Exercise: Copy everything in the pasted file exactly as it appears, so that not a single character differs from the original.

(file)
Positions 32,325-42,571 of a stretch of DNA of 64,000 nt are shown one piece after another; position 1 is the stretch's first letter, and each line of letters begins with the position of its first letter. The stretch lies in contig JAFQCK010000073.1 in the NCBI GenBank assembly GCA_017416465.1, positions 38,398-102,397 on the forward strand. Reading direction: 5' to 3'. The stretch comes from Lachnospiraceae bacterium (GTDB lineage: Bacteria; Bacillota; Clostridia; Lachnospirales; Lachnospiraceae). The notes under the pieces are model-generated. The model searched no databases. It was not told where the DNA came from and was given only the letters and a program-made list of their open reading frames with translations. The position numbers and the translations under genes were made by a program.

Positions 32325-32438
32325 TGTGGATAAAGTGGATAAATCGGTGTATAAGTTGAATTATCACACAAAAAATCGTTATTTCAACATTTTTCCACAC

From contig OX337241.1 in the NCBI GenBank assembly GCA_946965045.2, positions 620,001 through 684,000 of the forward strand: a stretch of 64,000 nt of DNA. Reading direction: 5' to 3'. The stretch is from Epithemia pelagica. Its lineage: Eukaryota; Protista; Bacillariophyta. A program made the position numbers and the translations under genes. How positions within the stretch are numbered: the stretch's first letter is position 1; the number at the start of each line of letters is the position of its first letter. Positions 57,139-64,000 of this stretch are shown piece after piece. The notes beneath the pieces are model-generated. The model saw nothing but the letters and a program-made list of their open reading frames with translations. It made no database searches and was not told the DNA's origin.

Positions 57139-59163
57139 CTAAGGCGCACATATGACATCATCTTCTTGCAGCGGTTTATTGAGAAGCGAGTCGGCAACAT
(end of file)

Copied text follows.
Positions 32,325-42,571 of a stretch of DNA of 64,000 nt are shown one piece after another; position 1 is the stretch's first letter, and each line of letters begins with the position of its first letter. The stretch lies in contig JAFQCK010000073.1 in the NCBI GenBank assembly GCA_017416465.1, positions 38,398-102,397 on the forward strand. Reading direction: 5' to 3'. The stretch comes from Lachnospiraceae bacterium (GTDB lineage: Bacteria; Bacillota; Clostridia; Lachnospirales; Lachnospiraceae). The notes under the pieces are model-generated. The model searched no databases. It was not told where the DNA came from and was given only the letters and a program-made list of their open reading frames with translations. The position numbers and the translations under genes were made by a program.

Positions 32325-32438
32325 TGTGGATAAAGTGGATAAATCGGTGTATAAGTTGAATTATCACACAAAAAATCGTTATTTCAACATTTTTCCACAC

From contig OX337241.1 in the NCBI GenBank assembly GCA_946965045.2, positions 620,001 through 684,000 of the forward strand: a stretch of 64,000 nt of DNA. Reading direction: 5' to 3'. The stretch is from Epithemia pelagica. Its lineage: Eukaryota; Protista; Bacillariophyta. A program made the position numbers and the translations under genes. How positions within the stretch are numbered: the stretch's first letter is position 1; the number at the start of each line of letters is the position of its first letter. Positions 57,139-64,000 of this stretch are shown piece after piece. The notes beneath the pieces are model-generated. The model saw nothing but the letters and a program-made list of their open reading frames with translations. It made no database searches and was not told the DNA's origin.

Positions 57139-59163
57139 CTAAGGCGCACATATGACATCATCTTCTTGCAGCGGTTTATTGAGAAGCGAGTCGGCAACAT